VALUE ADDED


Cut Risk With Convertible Securities

Steven Goldberg

These obscure investments are ideal for this market because they offer a great way to earn stock-like returns with much less risk.



Looking for a way to reduce your risk in today's market while still earning the returns stocks can provide? A good convertible securities fund could be just what you need.

Convertible bonds earned an annualized 11% from 1973 through 2004, the last year for which returns are available. That's just one-fifth of a percentage point per year less than Standard & Poor's 500-stock index, according to Ibbotson Associates. I don't expect convertibles to do quite that well relative to stocks in the future, but I still expect their returns to be solid.

Convertibles, meanwhile, are much less risky than stocks. Over those same years, convertibles were about 25% less volatile than the S&P 500. By that, I mean that the monthly returns for convertibles bounced around that much less than stocks did.

Volatility has proven to be a terrific indicator of how stocks, bonds and other securities will hold up during bear markets. Indeed, converts proved their mettle during the 2000-02 bear market, when the S&P 500 plunged more than 47%. During that wretched bear market, the Merrill Lynch All U.S. Convertibles index lost less than 25%.

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I'm beginning to think that almost all investors could benefit from devoting 5% to 10% of their portfolios to convertible securities. (The group also includes convertible preferred stocks, which are much like convertible bonds; the major differences is that convertible preferreds typically don't have maturity dates and are lower on the credit ladder should the issuing company go bust.)

One negative: The issuers of most converts have "junk" ratings. The average convert has a BB rating from Standard & Poor's, which means there's a real danger that its issuer could default. If the junk bond market goes through a rough patch, so will convertibles. That's just one reason you need a smart manager picking your converts.

Converts are obscure and complex securities. Because of that, most investors don't bother with them. Converts are part bond and part stock. Like a bond, a convert pays a fixed amount of interest every year to investors. But convertibles can be exchanged for stock of the issuing company at a preset price.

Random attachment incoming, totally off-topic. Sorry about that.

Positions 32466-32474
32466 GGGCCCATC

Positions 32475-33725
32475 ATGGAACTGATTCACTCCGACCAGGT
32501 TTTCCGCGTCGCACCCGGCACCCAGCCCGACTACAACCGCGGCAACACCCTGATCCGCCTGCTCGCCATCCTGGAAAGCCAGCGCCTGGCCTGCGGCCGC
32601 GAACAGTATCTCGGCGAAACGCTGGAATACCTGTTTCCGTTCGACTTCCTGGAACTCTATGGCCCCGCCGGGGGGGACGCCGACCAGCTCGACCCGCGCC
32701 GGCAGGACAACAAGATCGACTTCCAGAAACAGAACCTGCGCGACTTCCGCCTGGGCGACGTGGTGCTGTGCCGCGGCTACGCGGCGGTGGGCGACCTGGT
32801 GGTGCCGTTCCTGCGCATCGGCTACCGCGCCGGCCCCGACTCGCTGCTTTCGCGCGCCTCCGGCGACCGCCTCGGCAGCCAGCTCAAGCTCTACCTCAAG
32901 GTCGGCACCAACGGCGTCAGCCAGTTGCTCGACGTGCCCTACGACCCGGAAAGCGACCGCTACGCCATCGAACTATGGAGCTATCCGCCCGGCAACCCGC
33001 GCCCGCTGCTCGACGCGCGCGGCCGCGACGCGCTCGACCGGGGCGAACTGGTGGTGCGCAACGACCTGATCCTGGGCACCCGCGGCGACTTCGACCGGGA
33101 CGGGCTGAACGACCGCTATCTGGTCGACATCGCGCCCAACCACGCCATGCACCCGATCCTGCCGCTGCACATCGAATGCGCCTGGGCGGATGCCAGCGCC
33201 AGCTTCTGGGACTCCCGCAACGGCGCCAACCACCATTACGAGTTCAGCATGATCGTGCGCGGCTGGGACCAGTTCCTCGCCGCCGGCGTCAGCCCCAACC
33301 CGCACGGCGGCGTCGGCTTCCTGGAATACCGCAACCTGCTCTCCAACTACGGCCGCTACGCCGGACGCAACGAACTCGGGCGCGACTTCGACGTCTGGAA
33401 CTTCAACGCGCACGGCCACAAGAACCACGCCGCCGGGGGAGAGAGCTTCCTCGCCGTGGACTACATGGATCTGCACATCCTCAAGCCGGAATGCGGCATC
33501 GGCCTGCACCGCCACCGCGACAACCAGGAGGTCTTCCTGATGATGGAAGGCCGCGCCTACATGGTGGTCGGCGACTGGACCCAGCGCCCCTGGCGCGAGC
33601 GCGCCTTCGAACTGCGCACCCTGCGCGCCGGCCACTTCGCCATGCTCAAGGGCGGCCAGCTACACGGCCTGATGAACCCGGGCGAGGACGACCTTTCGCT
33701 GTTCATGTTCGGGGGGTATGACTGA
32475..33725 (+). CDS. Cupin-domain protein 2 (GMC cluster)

The bond yield acts as a cushion, keeping the price of the convert from dropping too far. But when a convert is trading close to its conversion price -- in other words, the price at which it would make sense to cash it in for the stock -- it rises and falls in tandem with the price of the underlying stock.

Most converts trade mainly based on the price of the stock. But when the conversion price is far above the current stock price, converts trade entirely as bonds. These are known as "busted converts."

Don't spend too much time on the bond math. Convertibles are tricky and best bought through a mutual fund.

Two of the best funds are run by Fidelity and Vanguard. Both funds hold a smattering of convertible preferreds, but mainly they invest in convertible bonds.

Fidelity Convertible Securities (symbol FCVSX) is one of the most aggressive convertible funds. Manager Tom Soviero has about 15% of the fund in common stocks, and the converts he owns tend to trade close to their conversion price—meaning that they rise and fall mostly with the price of the stock.

Performance in the two years since Soviero took over has been excellent -- 15% return in 2006 and almost 18% this year through November 8, according to Morningstar. And he has proven himself adept at managing junk bonds in his 17 years at Fidelity. At the same time, this fund is not designed to hold up particularly well in a bear market. The fund has returned an annualized 12.5% over the past ten years under several managers.

Vanguard Convertible Securities (VCVSX) couldn't be more different from the Fidelity fund. Larry Keele of Oaktree Capital has managed the fund since its inception in 1996. He doesn't own any stocks. "Our fund is 100% converts," he says.

Keele takes a middle-of-the-road approach to the convert market—looking for converts that not only offer attractive yields bust also do well if the stock does well. "We lean a bit toward the bond end of the convertibles market," he says.

Over the past ten years through November 8, the fund has returned an annualized 9%. That's an average of one percentage point per year better than the Merrill convertible index. And Keele has put up that record with much less risk than the index. The fund shed less than 10% during the 2000-02 bear market.

Keele says converts can be a good addition to almost any portfolio. "If you don't know what the future holds, you should definitely own some converts."

Which fund to buy? If you're an investor who hates the thought of owning any bonds, go with Fidelity. Long term it should earn top-notch returns, as it has in the past.

But if you're looking for some shelter in this volatile market, Vanguard is the better choice. The Vanguard fund has a $10,000 minimum, but you can buy it for less through some online brokers.




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